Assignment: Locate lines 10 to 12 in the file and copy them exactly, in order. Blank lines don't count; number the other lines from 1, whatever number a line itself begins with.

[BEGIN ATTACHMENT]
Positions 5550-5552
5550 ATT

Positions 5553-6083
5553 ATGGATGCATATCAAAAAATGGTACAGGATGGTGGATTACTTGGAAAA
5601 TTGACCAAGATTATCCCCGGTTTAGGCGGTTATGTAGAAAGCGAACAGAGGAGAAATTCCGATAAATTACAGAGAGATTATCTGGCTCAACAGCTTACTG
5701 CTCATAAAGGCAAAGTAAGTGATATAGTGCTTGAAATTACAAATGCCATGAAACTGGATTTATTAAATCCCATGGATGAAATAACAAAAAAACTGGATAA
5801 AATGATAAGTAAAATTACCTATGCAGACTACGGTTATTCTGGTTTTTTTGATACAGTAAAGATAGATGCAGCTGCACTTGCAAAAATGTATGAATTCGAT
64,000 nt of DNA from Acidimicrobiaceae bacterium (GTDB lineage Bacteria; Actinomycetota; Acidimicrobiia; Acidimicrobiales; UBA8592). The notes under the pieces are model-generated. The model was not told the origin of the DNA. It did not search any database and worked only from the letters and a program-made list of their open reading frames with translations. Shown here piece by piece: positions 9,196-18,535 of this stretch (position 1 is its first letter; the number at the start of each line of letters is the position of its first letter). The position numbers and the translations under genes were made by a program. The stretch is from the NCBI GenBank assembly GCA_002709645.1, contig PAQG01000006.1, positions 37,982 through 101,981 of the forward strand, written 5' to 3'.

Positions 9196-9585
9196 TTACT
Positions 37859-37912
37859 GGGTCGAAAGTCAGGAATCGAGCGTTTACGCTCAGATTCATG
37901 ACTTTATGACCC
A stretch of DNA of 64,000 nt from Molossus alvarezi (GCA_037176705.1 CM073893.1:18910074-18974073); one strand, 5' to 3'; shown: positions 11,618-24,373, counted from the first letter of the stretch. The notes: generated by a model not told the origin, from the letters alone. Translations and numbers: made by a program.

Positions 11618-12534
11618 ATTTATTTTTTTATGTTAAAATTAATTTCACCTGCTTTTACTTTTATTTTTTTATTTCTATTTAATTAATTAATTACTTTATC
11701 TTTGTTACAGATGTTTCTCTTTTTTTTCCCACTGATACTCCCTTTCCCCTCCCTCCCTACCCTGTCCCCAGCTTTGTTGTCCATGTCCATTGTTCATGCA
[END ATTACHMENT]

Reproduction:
9196 TTACT
Positions 37859-37912
37859 GGGTCGAAAGTCAGGAATCGAGCGTTTACGCTCAGATTCATG